On our last evening at Squirrel Cove, we watched the storm wash the sky away. Lightning crimped the edge of clouds and a peppery wind was whipping up whitecaps close to shore. The piano broke into a waltz, the sound merry and ragged, too loud on the counterpoint where the chords needed to be tuned. It made us laugh. We slurped on the lemon-and-butter soaked oysters and sipped on bubbly prosecco. We didn’t know then this would be the last time we were to dine on protein caught out of the inlet that fingered its way alongside the verandah, through cedar-green thimbles of islets threading the seam where water was meeting the sky. The horse piano changed to a languid moonlight sonata and we pulled out the barbecued lingcod and rockfish off the grill, setting it next to trays of potatoes, beets and tubers sweating in tinfoil. The Merlot splashed a deep purple in the wide glass bowl and we made room for the post-dinner board game and chocolate covered raisins and almonds.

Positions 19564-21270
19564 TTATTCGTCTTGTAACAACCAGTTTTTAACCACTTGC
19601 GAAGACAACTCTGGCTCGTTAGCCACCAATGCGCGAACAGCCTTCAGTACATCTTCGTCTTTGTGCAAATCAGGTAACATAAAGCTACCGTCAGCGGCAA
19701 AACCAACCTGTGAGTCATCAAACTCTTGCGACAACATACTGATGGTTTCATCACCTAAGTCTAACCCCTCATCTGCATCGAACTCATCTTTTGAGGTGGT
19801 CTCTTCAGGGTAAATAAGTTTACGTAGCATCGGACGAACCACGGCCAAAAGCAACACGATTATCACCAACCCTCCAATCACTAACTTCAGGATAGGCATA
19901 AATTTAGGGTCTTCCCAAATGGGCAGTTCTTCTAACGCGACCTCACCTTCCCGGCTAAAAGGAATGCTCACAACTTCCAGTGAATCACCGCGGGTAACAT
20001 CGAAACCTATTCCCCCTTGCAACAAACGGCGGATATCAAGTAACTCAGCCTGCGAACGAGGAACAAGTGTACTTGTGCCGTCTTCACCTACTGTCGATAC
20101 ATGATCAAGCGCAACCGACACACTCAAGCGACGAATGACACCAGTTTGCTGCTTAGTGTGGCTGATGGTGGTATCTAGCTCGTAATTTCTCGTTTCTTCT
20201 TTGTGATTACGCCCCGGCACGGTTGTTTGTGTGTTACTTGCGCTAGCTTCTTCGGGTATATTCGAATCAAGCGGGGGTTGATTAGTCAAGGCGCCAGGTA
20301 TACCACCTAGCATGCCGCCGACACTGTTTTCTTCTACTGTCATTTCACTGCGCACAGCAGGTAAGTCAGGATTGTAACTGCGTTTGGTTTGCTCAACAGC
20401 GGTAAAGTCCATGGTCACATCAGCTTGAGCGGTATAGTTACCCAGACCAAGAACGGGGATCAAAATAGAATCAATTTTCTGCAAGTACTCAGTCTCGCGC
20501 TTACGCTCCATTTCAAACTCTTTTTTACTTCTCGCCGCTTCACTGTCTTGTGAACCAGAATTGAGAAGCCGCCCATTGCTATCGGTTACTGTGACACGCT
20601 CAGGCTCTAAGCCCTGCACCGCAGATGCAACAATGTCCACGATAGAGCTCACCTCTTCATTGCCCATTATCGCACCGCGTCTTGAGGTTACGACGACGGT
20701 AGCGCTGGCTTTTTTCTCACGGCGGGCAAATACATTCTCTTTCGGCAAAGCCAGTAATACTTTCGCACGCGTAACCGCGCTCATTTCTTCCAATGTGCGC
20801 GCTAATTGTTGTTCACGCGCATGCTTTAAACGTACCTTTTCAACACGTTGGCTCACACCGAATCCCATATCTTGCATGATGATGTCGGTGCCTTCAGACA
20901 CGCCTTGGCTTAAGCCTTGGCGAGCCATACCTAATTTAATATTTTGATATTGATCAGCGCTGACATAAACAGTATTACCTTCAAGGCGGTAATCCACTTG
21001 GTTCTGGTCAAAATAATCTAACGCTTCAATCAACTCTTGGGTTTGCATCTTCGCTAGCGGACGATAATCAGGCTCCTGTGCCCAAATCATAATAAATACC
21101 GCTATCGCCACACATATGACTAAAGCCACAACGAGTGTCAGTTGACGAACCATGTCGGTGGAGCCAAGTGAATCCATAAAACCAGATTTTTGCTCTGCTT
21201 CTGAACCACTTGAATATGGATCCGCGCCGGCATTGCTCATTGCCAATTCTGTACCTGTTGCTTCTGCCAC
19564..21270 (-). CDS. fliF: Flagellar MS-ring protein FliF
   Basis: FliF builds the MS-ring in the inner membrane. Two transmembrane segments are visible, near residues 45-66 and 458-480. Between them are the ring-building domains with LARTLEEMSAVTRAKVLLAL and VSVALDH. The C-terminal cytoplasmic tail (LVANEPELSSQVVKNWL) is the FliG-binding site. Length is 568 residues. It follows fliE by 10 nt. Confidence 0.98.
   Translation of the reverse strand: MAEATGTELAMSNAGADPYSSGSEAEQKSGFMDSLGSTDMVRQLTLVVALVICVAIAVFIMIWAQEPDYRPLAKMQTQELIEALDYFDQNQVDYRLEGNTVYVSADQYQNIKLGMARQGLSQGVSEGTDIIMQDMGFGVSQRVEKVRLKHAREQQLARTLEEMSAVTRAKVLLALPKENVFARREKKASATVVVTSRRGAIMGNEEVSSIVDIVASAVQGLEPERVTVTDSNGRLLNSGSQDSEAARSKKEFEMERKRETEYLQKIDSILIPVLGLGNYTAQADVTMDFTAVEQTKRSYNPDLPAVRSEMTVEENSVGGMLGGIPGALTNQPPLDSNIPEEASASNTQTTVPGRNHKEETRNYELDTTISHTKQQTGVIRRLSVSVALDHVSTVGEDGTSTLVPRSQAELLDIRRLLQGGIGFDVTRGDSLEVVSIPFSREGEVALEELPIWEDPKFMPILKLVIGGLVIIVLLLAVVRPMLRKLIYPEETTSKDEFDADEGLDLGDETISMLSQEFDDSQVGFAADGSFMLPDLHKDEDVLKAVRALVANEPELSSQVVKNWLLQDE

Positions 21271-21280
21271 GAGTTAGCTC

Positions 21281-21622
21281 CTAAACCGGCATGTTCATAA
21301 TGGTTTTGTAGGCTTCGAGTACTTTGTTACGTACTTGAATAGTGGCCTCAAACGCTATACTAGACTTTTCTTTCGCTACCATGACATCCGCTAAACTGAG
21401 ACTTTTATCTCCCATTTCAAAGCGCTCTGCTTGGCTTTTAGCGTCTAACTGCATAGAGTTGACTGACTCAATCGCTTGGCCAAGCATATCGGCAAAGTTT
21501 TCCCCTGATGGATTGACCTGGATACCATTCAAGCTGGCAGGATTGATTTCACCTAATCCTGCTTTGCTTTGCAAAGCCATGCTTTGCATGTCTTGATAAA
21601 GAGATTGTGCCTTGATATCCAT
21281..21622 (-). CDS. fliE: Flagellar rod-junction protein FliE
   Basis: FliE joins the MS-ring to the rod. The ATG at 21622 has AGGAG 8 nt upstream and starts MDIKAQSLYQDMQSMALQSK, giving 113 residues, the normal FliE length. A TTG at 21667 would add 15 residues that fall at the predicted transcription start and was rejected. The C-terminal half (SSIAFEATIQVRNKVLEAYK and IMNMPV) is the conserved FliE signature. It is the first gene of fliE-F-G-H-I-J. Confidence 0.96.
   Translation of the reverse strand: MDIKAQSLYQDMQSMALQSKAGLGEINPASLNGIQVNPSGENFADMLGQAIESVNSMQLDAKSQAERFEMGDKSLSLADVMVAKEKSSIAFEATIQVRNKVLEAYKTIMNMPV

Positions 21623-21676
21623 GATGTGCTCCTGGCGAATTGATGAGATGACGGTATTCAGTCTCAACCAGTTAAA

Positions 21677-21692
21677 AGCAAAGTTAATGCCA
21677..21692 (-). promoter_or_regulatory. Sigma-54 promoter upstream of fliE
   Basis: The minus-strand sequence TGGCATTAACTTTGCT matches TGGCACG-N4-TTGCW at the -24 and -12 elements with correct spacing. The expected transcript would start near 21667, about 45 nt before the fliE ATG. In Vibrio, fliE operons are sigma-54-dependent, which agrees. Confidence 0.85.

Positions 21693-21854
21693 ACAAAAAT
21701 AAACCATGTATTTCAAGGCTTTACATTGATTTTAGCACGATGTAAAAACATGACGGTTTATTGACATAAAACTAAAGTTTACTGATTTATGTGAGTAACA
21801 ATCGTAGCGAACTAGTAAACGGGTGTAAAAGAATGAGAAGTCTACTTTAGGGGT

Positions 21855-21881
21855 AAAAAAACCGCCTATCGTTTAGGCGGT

How do you say good-bye to a place that makes up the best part of your memories? Or do you just let it languish in your soul, seeping through at times unexpected, recalled with the turning of the leaves and the whisper of wind on water? Perhaps you just go back swept along the tides of a novel, accompanied by characters at once imaginary and credibly real, like the spirited Margaret Schlegel in E.M. Forster’s Howards End, who is bequeathed a place full of memories by a dying friend. Yet the friend’s family, incredulous at the prospect of losing valuable property that they own by right, contrive to do away with evidence of this bequest. What unfolds is an exquisite contest between traditional and liberal values, practicality and idealism, the rights of the individual vs those of a group, the strained tensions between social classes in Edwardian England and the first attempts to bridge the divide through love, honour, respect and friendship.